Prevention and management of bleeding in thyroid surgery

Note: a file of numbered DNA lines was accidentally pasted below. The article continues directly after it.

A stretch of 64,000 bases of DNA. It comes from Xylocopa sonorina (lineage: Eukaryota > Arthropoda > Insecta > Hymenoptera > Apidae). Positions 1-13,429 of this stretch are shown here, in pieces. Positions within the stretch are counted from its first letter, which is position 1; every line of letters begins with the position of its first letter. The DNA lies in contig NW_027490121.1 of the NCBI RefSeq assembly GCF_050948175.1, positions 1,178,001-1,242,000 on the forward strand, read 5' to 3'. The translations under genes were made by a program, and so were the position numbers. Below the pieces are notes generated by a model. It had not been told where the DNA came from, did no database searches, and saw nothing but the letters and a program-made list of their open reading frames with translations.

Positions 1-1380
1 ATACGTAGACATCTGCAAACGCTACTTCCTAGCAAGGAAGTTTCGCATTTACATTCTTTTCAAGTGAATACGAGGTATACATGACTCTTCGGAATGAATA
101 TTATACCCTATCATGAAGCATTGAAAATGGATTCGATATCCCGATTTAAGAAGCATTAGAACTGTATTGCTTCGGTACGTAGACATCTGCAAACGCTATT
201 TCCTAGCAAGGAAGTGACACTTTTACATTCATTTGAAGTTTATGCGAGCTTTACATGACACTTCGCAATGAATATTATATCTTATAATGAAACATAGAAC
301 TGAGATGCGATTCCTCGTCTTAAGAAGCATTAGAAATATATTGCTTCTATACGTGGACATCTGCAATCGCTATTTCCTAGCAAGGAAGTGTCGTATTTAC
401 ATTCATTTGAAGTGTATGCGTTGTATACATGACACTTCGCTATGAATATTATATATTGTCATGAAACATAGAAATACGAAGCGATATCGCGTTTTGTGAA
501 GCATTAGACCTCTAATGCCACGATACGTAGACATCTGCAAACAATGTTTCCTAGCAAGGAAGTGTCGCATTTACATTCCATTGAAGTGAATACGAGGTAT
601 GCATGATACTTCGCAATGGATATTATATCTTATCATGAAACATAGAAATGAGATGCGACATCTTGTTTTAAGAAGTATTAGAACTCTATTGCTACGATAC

Post-thyroidectomy neck hematoma represents a major concern for surgeons because it can result in severe and even life-threatening complications. In fact, postoperative hemorrhage may result in airway compression and respiratory distress, and therefore, effective hemostasis is an important goal in thyroid surgery. Postoperative hematoma occurs at a rate of approximately 0.1% to 1.1%. Almost all cases occur in the first 6 h after surgery and can be the result of several surgeon or patient factors. For many years the clamp-and-tie technique has been the most common way to divide the main vascular pedicles of the thyroid gland. Alternatively, bipolar electrocautery has been used for only very small vessels. Other hemostatic systems have been introduced and proved to be potentially very useful in neck surgery and, in particular, for thyroid surgery. This new class of instruments is generally known as “energy devices” because they use different forms of energy, such as advanced bipolar (LigaSureTM Small Jaw Medtronic, Covidien product, Mineapolis, MN, USA) and ultrasound (Harmonic Focus; Ethicon, Johnson and Johnson, Cincinnati, OH, USA), and hybrid devices that join these two technologies (Thunderbeat by Olympus, Japan). Although they all generate a significant elevation of temperature in the tissues, as in any form of energy, the temperatures reached by these instruments are never as high as the standard monopolar electrocautery. For small bleeding very close to critical structures, where energy devices are too dangerous to be used and clamp and tie is not possible, several studies have assessed the use of adjunctive hemostatic agents. In conclusion, all energy devices have been shown to significantly decrease operative times without increasing costs or complications. Adjunctive hemostatic agents have shown equivalent differences when added to standard methods from a clinically significant perspective.